nuclear deal was struck.

House Homeland Security Chairman Michael McCaul went ballistic, pointing out that just such

additional waivers had been discussed during consideration of the legislation, and had been explicitly

rejected. House Judiciary Chairman Bob Goodlatte joined McCaul in blasting the Administration,

declaring, “The Obama Administration is essentially rewriting the law by blowing wide open a small

window of discretion that Congress gave it for law enforcement and national security reasons … In

fact, the categories of people that the Obama Administration is exempting from the law were

expressly rejected by Congress.”

The Administration’s decision makes clear what this deal was really all about – money. By lifting the

sanctions, Obama opened the door of the Iranian market. For instance, before the ink was dry last

Saturday on the documents lifting the sanctions, the European aircraft conglomerate Airbus

announced it had struck a deal with Iran’s national airline to deliver 114 new airplanes, at a price tag

of over $10 billion. Boeing wants some of that. The auto companies see money to be made, too –

they recognize that the Iranian commercial truck fleet of 56,000 trucks needs to be replaced over the

coming years. And the list goes on and on. Iranian media reported on Monday that Iranian

businesses had opened more than 1,000 letters of credit on the first day of sanctions relief so they

can finance deals.





WT: Jenny Beth Martin: The Dangers of Obama’s One-Man Show



Hill: Obama Eyes “Audacious” Use Of Executive Power In Final Year

NRO: Heritage Action Is Making Its Priorities For Paul Ryan’s ‘Bold Conservative Agenda’ Known

RCP: One Year Later Freedom Caucus Upbeat On 2016 Goals

NJ: Divided GOP Ponders Way Forward On Criminal Justice Reform

Hill: GOP Eyes Election Year Tax Deal

Hill: House Declares Snow Week



 DC: Exclusive: Clinton Aides Resisted State Department Suggestion That Clinton Use State.gov Account

FOX: Inspector General: Clinton Emails Had Intel from the Most Secretive, Classified Programs

NBC News: Hillary Clinton’s Emails Contained Information Above Top Secret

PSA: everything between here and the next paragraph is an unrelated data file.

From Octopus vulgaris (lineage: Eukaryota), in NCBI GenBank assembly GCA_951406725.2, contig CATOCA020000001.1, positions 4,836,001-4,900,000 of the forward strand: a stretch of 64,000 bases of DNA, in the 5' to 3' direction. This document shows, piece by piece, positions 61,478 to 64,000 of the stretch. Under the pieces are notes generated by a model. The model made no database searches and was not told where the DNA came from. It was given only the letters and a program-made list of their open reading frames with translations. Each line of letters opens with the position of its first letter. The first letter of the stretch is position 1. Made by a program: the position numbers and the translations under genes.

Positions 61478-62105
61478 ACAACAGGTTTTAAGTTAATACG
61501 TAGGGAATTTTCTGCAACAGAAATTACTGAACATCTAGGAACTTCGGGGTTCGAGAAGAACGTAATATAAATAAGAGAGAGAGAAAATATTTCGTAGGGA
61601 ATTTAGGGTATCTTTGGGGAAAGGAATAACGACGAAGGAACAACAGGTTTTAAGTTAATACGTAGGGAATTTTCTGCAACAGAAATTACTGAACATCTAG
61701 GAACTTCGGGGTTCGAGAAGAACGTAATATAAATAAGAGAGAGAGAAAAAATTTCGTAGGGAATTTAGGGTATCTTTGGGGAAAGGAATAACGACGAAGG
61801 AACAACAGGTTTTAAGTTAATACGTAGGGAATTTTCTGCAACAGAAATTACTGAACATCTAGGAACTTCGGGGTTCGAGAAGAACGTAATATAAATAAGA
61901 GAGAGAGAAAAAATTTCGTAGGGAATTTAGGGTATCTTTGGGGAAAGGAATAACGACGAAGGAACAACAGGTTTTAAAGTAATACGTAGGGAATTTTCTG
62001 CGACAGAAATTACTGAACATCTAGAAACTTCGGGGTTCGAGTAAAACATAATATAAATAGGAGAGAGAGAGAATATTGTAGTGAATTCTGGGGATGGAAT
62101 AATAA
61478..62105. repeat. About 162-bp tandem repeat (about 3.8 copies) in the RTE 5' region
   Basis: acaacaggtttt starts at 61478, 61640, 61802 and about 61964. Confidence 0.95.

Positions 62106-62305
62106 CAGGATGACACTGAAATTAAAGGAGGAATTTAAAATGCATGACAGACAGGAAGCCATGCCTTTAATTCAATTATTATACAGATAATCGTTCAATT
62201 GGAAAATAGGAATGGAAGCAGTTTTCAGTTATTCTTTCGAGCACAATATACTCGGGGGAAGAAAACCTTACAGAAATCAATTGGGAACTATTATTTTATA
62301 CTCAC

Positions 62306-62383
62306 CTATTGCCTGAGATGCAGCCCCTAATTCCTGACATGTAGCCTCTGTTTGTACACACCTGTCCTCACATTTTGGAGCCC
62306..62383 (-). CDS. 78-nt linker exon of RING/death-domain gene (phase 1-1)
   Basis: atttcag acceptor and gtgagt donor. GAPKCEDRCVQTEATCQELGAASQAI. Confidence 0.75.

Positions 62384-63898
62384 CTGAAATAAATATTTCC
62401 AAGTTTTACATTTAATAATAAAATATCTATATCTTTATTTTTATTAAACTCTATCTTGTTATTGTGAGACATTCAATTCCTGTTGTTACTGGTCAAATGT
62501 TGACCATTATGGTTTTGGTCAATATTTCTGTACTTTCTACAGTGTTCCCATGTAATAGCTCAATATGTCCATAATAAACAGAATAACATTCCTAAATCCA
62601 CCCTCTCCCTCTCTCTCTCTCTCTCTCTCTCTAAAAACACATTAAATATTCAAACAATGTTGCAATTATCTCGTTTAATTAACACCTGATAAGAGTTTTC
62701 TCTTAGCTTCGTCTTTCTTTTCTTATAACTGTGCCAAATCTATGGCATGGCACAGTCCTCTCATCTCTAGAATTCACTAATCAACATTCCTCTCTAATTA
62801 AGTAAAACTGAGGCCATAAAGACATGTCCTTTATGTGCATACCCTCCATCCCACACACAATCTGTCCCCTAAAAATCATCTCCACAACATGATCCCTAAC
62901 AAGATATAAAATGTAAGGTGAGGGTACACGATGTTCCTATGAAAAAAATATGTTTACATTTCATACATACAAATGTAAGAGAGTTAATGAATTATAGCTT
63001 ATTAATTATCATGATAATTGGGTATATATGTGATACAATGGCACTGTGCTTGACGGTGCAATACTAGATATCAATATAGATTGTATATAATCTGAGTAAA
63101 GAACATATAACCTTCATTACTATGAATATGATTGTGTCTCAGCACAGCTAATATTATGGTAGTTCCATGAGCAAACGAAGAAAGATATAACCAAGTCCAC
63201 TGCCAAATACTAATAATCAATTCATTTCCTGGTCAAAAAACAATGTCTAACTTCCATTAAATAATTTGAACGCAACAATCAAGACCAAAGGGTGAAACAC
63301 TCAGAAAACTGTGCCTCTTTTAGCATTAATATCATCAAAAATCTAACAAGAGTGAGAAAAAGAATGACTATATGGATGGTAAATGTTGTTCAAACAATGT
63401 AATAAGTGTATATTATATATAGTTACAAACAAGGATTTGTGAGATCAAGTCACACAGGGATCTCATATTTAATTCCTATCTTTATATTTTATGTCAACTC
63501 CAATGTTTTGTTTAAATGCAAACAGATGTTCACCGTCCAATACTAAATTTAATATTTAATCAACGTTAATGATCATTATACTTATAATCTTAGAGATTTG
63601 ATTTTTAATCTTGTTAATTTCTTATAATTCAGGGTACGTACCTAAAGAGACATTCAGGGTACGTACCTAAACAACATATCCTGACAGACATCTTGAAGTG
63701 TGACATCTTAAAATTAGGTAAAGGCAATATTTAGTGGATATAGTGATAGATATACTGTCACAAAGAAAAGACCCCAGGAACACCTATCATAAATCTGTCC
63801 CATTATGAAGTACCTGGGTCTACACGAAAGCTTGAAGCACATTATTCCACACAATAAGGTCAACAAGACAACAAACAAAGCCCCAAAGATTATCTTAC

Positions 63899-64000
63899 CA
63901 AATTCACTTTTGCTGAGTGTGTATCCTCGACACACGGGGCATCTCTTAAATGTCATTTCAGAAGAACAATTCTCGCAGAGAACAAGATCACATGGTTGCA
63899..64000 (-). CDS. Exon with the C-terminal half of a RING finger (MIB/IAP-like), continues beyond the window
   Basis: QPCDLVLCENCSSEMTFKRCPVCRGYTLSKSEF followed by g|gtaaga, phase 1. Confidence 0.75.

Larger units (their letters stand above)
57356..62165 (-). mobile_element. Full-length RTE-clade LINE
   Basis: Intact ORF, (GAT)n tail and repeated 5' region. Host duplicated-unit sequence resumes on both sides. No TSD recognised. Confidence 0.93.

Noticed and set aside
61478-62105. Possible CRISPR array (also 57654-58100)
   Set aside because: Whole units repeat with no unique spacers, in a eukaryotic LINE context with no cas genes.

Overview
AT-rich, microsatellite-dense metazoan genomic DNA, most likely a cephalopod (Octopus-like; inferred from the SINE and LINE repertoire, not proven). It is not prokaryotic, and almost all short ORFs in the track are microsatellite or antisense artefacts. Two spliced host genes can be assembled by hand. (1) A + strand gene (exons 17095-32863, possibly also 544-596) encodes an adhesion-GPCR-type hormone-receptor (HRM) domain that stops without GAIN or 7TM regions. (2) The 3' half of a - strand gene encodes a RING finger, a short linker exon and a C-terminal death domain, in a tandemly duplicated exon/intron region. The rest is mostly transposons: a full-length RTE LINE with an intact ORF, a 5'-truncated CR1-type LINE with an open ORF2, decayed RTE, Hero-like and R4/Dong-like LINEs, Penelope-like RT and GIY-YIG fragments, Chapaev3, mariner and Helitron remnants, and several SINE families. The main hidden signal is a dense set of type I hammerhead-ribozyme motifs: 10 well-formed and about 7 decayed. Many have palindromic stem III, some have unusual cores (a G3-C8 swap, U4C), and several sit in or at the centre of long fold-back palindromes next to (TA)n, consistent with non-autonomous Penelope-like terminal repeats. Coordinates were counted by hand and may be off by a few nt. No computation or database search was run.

Politico: Watchdog: Clinton’s Server Had Classified Material Beyond Top Secret

DC: Hillary’s Campaign Accuses Intel IG Of Coordinating With GOP On Damning Email Reports

Politico: Clinton Campaign Accuses GOP Of ‘Coordinated Leak’ In Email Scandal

FOX: Clinton Emails So Secret Some Lawmakers Can’t Read Them

Hill: State Tries To Delay Clinton Email Release, Blaming Snowstorm

WSJ: Former AG: Clinton’s Emails: A Criminal Charge Is Justified

Hill: Former AG: Clinton Should Be Charged over Classified Emails

FOX: EXCLUSIVE: Clinton Email Exposed Intel from Human Spying

WT: Email Scandal Puts Hillary’s Presidential Aspirations in Peril



Hill: Report SCOTUS Call On Immigration Appeal May Come Soon

WSJ: Supreme Court To Rule On Obama’s Bid To Block Deportations

RC: High Court Ruling On Immigration Expected Amid Heated Campaign

Politico: Senate Democrats May Try To Pin GOP With Immigration Votes

Hill: Refugee Bill Stalls In Senate After Battle Over Trump Amendment

Politico: Senate Democrats Blockade Refugee Bill



 WSJ: The Terrorists Freed By Obama

WSJ: Iran’s Hostage Triumph

Washington Times: Iran Welcomes Business Rush As Sanctions Are Lifted

NJ: GOP’s Iran Frustration

Hill: GOP Explodes In Anger As Feds Create Iran Carve Out For Visas



 RC: Supreme Court Declines To Take ObamaCare Challenge

DC: Republican Lawmakers Issue ObamaCare Subpoena To Treasury Secretary Jack Lew



Politico: Judge Rejects Obama’s Executive Privilege Claim Over Fast And Furious Records

WE: Senate Okays Obama Judge Over Conservative Objections

RC: Campaign Venom Blocks Syrian Refugee Debate